• by ultranova (717540) on Thursday November 28, 2013 @10:58AM (#45548591)

      Unfortunately, the corporate world has become very much like the political arena.

      Well, a corporation is like a miniature communist dystopia (or Soviet-style communist countries are modeled after corporations, whichever one you prefer), complete with internal police, hilariously untrue propaganda, purges, ass-covering, ideologically driven directives, low efficiency that gets hidden by creative reporting or outright lying, etc. Pretty much the only difference is that you get a boot rather than a bullet when it's time to leave. Unless you pissed someone off and they want to make an example of you, in which case things like the summary happen.

      You can't really expect rational behaviour from such an absurd setup, so don't take it so seriously. Sit back, enjoy the farce, and if you want to expose something, make sure the leak can't be traced back to you.

    • by stenvar (2789879)

      Unfortunately, the corporate world has become very much like the political arena. Honesty is no longer treasured. No matter if it's Helen Hill or Edward Snowden, as long as you blew the whistle on wrongdoings of others, you will get punished.

      You list two cases of whistle blowing, one in academia and the other in government. What does that have to do with "the corporate world"?

      When companies develop products, they try to keep their employees from cheating on any results that matter to their bottom line, beca

  • Hmm.... (Score:4, Insightful)

    by Anonymous Coward on Wednesday November 27, 2013 @09:20PM (#45545109)

    From the slashdot entry at the top: "Blowing the whistle on what she thinks was research misconduct cost her 14 years..."

    From the linked article: "Hill would spend the next 14 years trying to expose what she believes to be a case of scientific misconduct. "

    Reading the slashdot entry, I thought that she went to jail for 14 years, which she didn't. :)

  • Misleading Summary (Score:5, Informative)

    by LordLucless (582312) on Wednesday November 27, 2013 @09:23PM (#45545135)

    Blowing the whistle on what she thinks was research misconduct cost her 14 years and $200,000.

    What actually happened, from the article: she thinks a colleague forged results, and spent 14 years and $200,000 voluntarily pursuing court action, which repeatedly found there was no wrong-doing. She was not fired, was not fined, was not imprisoned.

    The summary's deliberately phrased to be inflammatory, and imply that she was persecuted for whistle-blowing.

    • by ArcadeMan (2766669) on Wednesday November 27, 2013 @09:28PM (#45545167)
      Welcome to FoxDot. Flamebait for nerds, news that are fabricated.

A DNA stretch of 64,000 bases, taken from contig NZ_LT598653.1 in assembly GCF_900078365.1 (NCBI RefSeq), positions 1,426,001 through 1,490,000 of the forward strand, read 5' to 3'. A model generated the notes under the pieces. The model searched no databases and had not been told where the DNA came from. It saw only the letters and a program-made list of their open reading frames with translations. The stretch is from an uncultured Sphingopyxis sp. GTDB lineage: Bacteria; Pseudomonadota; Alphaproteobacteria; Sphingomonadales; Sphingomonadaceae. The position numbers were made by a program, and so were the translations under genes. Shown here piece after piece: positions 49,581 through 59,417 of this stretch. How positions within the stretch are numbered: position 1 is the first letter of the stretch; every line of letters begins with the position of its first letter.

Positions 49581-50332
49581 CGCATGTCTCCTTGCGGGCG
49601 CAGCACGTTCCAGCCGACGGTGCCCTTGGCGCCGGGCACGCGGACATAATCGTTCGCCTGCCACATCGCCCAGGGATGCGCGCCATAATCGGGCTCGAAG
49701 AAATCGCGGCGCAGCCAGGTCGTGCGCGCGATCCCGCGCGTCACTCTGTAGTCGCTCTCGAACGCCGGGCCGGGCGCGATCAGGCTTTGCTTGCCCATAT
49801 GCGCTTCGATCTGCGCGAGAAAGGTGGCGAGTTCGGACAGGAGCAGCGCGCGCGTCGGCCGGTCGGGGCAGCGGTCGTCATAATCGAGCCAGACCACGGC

• Re: (Score:2, Insightful)

        by Anonymous Coward

        I wonder how much she had to pay slashdot or dice.com to get this story posted....

    • by Anonymous Coward on Wednesday November 27, 2013 @09:36PM (#45545215)

      Quite frankly, that's not whistleblowing, that's an obsession. She even almost admits it. There is a desire for truth, but when you've gathered all the information and the world still doesn't want to hear it, let it go. If you've blown the whistle and everybody tells you to keep the noise down, it's not your fault. At that point, just make sure anybody who looks for the paper also finds the damning analysis, then move on.

      • by afxgrin (208686)

        What I don't understand is why bother even pursuing the researcher, method and results? Just try to reproduce the work independently and publish the results. Hand over the project to someone who has little prior knowledge about the politics behind the topic and let them toil away at it. I'm sure there's plenty of underpaid graduate students willing to step up to the plate.

        “A person has an obligation to do the right thing if they can,”

        If she went about reproducing the experiment the benefits w

    • And the $200,000 was her voluntarily prosecuting a lawsuit based on a law that allows any citizen to sue to recover government money lost due to fraud, in this case an additional grant based on the data.

      Also, boo on those yabbering about corporations -- the two cases listed were both universities. You philosophical underpants are showing.

      The third case was a semi-nut anon reporting about 80% of anon claims of fraud to major journals. They're sometimes right, so they can't be blanket ignored, but the frequ

    • by roc97007 (608802) on Wednesday November 27, 2013 @10:25PM (#45545525) Journal

      Ok, then. She had an expensive hobby, and it made it into Slashdot. I'm good.

    • The summary's deliberately phrased to be inflammatory, and imply that she was persecuted for whistle-blowing.

      A Google search for "Slashdot" still comes up Slashdot: News for nerds, stuff that matters, but a single story summary this shitty sure puts paid to that aspiration.

      For stories like this one, if my account wasn't a pseudonym I'd have to wear a bag over my face just to post here.

    • by Anonymous Coward

      Blowing the whistle on what she thinks was research misconduct cost her 14 years and $200,000.